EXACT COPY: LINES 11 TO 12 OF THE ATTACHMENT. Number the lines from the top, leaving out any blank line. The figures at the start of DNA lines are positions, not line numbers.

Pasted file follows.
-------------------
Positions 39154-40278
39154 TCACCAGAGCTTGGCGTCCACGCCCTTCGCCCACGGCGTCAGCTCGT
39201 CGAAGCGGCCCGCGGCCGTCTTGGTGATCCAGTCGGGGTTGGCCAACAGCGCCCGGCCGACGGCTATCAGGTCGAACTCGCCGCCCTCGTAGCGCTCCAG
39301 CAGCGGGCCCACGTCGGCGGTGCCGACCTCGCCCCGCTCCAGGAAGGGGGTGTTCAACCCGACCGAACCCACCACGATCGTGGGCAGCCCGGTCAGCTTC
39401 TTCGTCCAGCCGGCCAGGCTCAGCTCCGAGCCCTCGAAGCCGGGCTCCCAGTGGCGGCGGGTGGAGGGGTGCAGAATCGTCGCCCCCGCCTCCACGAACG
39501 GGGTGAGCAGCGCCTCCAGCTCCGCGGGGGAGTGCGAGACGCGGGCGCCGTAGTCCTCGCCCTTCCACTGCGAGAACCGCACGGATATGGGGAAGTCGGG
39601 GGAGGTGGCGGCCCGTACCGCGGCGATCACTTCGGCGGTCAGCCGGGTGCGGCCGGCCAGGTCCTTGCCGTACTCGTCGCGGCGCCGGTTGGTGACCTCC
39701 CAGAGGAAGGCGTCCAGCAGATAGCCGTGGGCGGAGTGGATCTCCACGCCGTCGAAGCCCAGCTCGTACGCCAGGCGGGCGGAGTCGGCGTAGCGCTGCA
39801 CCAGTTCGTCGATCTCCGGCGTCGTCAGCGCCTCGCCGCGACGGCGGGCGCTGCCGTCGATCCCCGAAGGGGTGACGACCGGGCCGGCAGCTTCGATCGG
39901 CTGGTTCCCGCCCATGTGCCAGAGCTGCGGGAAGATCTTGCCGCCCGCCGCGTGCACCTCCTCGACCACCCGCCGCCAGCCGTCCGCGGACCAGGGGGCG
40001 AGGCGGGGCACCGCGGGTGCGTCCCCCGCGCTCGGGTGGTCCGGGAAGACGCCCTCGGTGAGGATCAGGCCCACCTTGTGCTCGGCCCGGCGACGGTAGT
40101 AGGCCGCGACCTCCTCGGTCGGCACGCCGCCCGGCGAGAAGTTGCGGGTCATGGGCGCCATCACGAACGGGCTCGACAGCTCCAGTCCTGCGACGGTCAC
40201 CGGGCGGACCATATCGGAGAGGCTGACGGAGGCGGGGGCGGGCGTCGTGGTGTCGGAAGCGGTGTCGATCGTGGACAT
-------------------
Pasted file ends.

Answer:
40001 AGGCGGGGCACCGCGGGTGCGTCCCCCGCGCTCGGGTGGTCCGGGAAGACGCCCTCGGTGAGGATCAGGCCCACCTTGTGCTCGGCCCGGCGACGGTAGT
40101 AGGCCGCGACCTCCTCGGTCGGCACGCCGCCCGGCGAGAAGTTGCGGGTCATGGGCGCCATCACGAACGGGCTCGACAGCTCCAGTCCTGCGACGGTCAC